Catamarans and single-outrigger canoes are the traditional configurations in Polynesia, Micronesia, and Madagascar. In the Pacific Islands, a single outrigger float is called an ama. It is connected to the main hull by spars called ʻiako ( Hawaiian), ʻiato ( Tahitian), or kiato ( Māori). The ama, which is usually rigged on the left side, provides stability. The paddlers need to be careful to avoid leaning too far on the opposite side of the ama, as that may cause the canoe to capsize ( huli or lumaʻi). Double-outrigger configurations, a later innovation from Southeast Asian Austronesians, never reached Oceania.
Single-outrigger dugout canoes also survived until recent times in some parts of the Philippines. Examples include a specimen in the University of Southampton from Manila Bay collected in the 1940s, as well as boats from Lake Bulusan and Lake Buhi of the Bicol Region of southern Luzon from as recently as 2015. The single outrigger is used to provide lateral stability, while still allowing fishermen to work with fishing nets. These boats were paddled and were not equipped with sails. They have largely disappeared in modern times, partly due to the scarcity of suitable timber and partly due to the relative cheapness of fiberglass boats. 
The following is an incomplete list of traditional Austronesian outrigger vessels. It also includes catamarans.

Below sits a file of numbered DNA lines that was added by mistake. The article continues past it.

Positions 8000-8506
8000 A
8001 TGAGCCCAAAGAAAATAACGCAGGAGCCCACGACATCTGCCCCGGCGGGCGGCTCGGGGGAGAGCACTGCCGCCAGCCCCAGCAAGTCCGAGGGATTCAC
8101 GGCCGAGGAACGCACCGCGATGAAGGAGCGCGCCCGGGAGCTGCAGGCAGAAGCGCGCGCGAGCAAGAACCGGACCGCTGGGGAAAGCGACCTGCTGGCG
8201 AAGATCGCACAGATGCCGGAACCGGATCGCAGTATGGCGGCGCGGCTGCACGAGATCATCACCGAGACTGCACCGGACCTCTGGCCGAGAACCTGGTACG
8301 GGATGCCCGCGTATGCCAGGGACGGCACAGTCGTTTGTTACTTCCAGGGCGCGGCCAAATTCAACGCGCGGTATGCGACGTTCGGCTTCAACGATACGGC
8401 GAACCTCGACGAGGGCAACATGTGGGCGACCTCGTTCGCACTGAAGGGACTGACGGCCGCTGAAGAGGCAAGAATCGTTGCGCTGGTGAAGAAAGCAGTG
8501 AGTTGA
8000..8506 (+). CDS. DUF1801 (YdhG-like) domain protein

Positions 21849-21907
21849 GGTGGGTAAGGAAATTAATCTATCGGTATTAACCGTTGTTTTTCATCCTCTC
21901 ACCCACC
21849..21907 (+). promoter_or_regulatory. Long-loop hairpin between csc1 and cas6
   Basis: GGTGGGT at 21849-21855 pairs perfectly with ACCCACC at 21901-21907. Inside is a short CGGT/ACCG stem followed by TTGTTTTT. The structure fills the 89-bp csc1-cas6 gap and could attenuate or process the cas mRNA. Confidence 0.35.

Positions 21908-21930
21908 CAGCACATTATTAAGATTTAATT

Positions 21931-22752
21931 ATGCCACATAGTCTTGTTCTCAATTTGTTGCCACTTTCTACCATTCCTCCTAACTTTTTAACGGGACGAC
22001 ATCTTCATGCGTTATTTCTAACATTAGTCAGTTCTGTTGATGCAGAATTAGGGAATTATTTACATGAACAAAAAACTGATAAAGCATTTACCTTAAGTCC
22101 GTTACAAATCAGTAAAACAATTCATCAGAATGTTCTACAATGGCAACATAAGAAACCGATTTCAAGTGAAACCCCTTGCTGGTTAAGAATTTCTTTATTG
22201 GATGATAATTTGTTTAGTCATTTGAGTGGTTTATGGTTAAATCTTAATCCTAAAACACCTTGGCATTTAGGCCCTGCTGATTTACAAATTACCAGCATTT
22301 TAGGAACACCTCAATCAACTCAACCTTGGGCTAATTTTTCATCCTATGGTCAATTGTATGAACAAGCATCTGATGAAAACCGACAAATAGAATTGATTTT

The following are traditional outrigger boats acquired by other cultures from contact with Austronesian sailors.
Outrigger canoe racing has become a popular canoeing sport, with numerous clubs located around the world. Outrigger Canoe Racing is the State sport of Hawaii and an interscholastic high school sport. In Hawaii, entire families participate in summer regattas with age groups from keiki (children as young as 6 with an adult steersperson) and age 12 through age 60+.
Major races in Hawaii include the Molokaʻi Hoe 43 mi (69 km) men's race from the island of Molokai to Oahu across the Kaiwi Channel, Na Wahine O Ke Kai (same race for women) and the Queen Liliʻuokalani Race held near Kona on the Island of Hawai.
In modern sport outrigger canoeing, ships are classified according to the configuration and number of the hulls and the number of paddlers, including the OC1, OC2, OC3, OC4 and OC6 (with the respective number of paddlers using a single-hull outrigger canoe), and the DC12 or OC12 (with twelve paddlers using a double-hull outrigger canoe, two six-person canoes rigged together like a catamaran). Outriggers without a rudder are referred to as V1, V2, etc. (where V refers to vaʻa).